Brachiopods or their shells were often used as a substrate by other organisms:
Aulopora microbuccinata specimen covered with a coral.
Mucrospirifer mucronatus brachiopod encrusted with bryozoans (see below).
Orthospirifer cooperi: this specimen has another type of brachiopod, Phloihedron sp. growing on its shell.
Another Philohedron sp. specimen shares its brachiopod substrate with some coral,
top view edge view
Two specimens are displayed to show some of the distinctive internal anatomy, including the coiled lophophore supporting structure of the brachiopod Paraspirifer bownockeri :
one valve removed,
with partial shell removal as seen from:
the hinge one end.
click on the engraving to compare our specimens with known aspects of brachiopod anatomy.
Two specimens of Pseudoatrypa devoniana, shown from different viewpoints, are excellent examples of pyrite replacement,
Unknown bryozoans completely encrust the shell of a brachiopod, Mucrospirifer mucronatus. A fossil bryozoan, Sulcoretepora deissil, exhibiting pyrite replacement is prominant in our assemblage.
Unknown bryozoans encrusting a brachiopod shell
Devonian colonial are represented here by Hexagonaria, a Petosky stone (Hexagonaria), a fragment of a tetracoral and by two specimens of the the tabulate coral Favosites turbinatus (end of cornucopia-shaped coral cut and polished to show inner structure), Favosites turbinatus, and another tabulate or chain coral, Halicites. Finally, the tabulate coral Aulopora microbuccinata covers a brachiopod shell.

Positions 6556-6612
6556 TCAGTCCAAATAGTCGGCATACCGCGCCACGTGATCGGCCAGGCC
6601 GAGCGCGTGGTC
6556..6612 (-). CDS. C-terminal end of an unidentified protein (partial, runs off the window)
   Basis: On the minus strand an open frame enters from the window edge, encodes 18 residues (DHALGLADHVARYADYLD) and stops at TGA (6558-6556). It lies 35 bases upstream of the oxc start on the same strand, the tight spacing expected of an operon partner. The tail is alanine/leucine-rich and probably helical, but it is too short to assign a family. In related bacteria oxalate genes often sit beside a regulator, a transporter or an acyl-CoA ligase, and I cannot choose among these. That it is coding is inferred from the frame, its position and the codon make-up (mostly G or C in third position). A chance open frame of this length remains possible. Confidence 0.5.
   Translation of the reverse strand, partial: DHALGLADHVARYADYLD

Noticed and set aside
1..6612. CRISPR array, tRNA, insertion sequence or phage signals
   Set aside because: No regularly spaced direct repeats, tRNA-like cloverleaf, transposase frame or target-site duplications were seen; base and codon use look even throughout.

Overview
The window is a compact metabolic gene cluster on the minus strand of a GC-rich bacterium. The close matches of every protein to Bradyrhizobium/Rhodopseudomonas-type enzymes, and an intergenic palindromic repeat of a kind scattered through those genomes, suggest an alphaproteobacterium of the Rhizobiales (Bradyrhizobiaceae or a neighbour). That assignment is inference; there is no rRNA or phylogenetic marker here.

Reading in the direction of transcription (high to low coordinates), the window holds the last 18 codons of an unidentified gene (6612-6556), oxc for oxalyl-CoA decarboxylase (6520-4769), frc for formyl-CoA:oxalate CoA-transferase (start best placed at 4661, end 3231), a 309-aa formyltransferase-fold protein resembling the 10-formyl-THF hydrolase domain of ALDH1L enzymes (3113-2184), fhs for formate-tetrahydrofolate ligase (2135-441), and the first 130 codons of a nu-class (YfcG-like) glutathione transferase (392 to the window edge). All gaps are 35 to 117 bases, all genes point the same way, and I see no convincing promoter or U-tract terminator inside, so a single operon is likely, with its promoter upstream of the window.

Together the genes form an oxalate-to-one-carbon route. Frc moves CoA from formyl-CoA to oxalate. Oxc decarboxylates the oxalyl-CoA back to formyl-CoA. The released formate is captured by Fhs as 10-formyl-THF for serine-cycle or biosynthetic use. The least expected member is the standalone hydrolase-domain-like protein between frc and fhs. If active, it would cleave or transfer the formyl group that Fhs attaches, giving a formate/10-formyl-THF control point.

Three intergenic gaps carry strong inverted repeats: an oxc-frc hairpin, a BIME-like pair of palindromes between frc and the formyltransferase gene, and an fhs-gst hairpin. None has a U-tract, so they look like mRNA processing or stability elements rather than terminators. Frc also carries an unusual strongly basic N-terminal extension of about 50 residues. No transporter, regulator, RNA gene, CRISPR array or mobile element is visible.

Hexagonaria cut slabe showing hexagonal units
Hexagonaria Petosky stone
Favosites turbinatus tabulate coral chunk
Favosites turbinatus cornucopia-shaped tabulate coral cut and polished to show inner structure
Halicites tabulate or chain coral
Aulopora microbuccinata tabulate coral covering a brachiopod shell
Solitary corals appear as the red horn coral Lophophyllum, the horn coral Heliophyllum sp., and as white shapes in a slab of black stone.
white shapes of cut horn corals against black stone. The arrows point to anatomical characteristics of these rugose corals distinguishing them from modern hexacorals.
Sponges: Two fragments of glass sponge (similar to the image in the icon above) are displayed.
On display are remains of an Early Devonian Tracheophyte. These plants did not have leaves, but did have trachea to transport water up the stems. They are among the earliest known vascular plants.
Details of the anatomy of this early plant are shown in the macrophotos:
image showing spines (right edge of stem) and central tracheal element (center of stem, upper half)
The engravings of Devonian fossils are from Dana, James D. (1870) Manual of
Geolog; Le Conte, Joseph (1898) A Compend of Geology; Grabau, Amadeus (1901) Guide to the Geology and Paleontology of Niagra Falls; Shimer, Hervey (1914) An Introduction to the Study of Fossils, or Pirson, Louis and Charles Schuchert, A Text-Book of Geology. (1920).
©1998, HSU NHM | Last modified 29 October 2012